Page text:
Why still vote with a pen?

Despite all our advances in technology, from robots to driverless cars — and robots who build driverless cars — there still are some corners of society where technology has had little impact. One system that has barely changed over the years is our voting system, where we still use paper and pen like the good old days.

Why you ask? Well there have been long time concerns around security and corruption. If online hackers can target large businesses like Sony, imagine what they could do to the voting system and the implications that would have on a nation.

But let’s stop to think about how paper-based voting can be hacked and how easily votes can be destroyed or manipulated.

In Ukraine’s 2004 presidential election, journalists reported on corrupt voting tactics and highlighted how easy it was to destroy, or manipulate paper-based votes. Journalists witnessed people pouring acid into ballot boxes to destroy votes and voters “carousel” voting, a technique used by individuals to vote at more than one polling station.

But what if all that could be solved by technology? What if we could develop ballot boxes that could in no way be tampered with? I give you the blockchain: the unhackable ballot box.

21st Century Voting

The internet has provided the potential for everyone to participate in democratic decision making, but security has always been an issue, a central point of failure.

Jamie Skella, founder of Horizon State, a startup at the forefront of using blockchain to redesign democracy, talks about what the future of voting and collaborative decision making looks like.

“We talk about how utilising the same technology the Bitcoin uses, so instead of: ‘send a Bitcoin, send a vote.’”

For the last year, Jamie has been working on using blockchain technology to create a system for casting votes where the results cannot be tampered with.

Blockchain technology is now talked about all over the world, and is most commonly associated with financial transactions of cryptocurrencies like Bitcoin. The same property and security rules that are applied to Bitcoin can be applied to votes.

Beyond Security

Jamie explains that blockchain technology presents other opportunities and benefits other than security. The blockchain can increase the speed and reach of voting, which may impact not only the way people vote, but also the frequency at which they vote.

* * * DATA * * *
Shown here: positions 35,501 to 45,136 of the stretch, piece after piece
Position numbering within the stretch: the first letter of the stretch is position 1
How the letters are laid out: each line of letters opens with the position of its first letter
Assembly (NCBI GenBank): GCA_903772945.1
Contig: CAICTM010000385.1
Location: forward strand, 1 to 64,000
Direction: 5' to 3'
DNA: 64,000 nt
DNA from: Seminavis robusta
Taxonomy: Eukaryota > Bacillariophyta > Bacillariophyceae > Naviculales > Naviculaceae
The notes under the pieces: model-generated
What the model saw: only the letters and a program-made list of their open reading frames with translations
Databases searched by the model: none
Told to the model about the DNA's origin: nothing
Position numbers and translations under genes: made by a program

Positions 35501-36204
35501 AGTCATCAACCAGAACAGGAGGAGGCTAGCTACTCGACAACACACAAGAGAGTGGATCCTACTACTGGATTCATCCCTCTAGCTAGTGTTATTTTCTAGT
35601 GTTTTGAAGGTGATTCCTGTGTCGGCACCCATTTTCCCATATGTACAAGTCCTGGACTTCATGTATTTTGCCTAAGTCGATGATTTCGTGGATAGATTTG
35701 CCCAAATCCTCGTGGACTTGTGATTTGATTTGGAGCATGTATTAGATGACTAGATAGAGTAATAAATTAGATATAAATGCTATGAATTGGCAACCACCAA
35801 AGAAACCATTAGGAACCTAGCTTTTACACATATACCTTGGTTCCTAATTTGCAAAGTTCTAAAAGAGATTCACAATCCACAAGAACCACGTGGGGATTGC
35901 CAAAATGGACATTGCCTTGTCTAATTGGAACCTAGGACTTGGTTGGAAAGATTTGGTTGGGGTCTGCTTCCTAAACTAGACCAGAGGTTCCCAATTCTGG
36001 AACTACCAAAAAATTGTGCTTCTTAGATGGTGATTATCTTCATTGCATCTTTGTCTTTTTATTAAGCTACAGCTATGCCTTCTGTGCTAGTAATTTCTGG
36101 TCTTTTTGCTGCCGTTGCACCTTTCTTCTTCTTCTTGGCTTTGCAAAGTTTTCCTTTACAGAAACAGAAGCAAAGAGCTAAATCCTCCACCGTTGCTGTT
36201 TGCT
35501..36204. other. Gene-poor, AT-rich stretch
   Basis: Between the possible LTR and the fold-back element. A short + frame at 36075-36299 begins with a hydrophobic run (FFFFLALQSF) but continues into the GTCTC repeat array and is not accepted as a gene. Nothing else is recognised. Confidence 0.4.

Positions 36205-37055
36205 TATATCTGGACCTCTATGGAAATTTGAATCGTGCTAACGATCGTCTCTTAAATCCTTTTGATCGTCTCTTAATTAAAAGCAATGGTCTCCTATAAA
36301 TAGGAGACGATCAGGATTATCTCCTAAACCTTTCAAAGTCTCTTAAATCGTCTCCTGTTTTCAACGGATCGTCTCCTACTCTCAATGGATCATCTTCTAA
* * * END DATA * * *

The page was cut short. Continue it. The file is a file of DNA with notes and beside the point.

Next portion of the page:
“People can have a say with frequency and immediacy and we can start looking to replace referendums, plebiscite and in fact creating brand new opportunities to the Australian citizenship or any other around the world,” explains Jamie.

The same sex marriage postal vote currently taking place in Australia is a perfect example of why we need to improve the voting system. Jamie believes the postal vote would be the perfect fit for Horizon State’s technology.

Jamie explains that, instead of taking months to orchestrate and costing taxpayers in excess of $120 million, Horizon State would be able to organise the same sex marriage vote in a space of a couple of weeks at a cost of $2 to $3 million.

“There will be massive benefits for the organisers and our governments in respect to the cost,” Jamie foresees.

“It’s a benefit for them and the constituency in regards to immediacy. [Governments] are able to deliver this in a very timely manner and people are able to vote using their smartphone or the library computer for example. Their vote is counted automatically and is stored securely on the blockchain.”

With the postal votes, there are many ways to tamper with the outcomes because of the nature and physical qualities of paper. Jamie says that unlike the postal votes, where some may have been left out in the rain and obviously won’t be counted, blockchain is something which cannot be tampered with — either accidentally or deliberately.

While using blockchain technology to overhaul the voting system may seem like a no-brainer, Jamie and many other entrepreneurs have their work cut out for them. Jamie admits it will be an uphill battle to educate not only the public but governments all over the world on the benefits of blockchain.

If you want to hear more about Jamie’s uphill battle, or other benefits of blockchain technology, then come along to our event: Disrupting democracy: the structural power of the blockchain.

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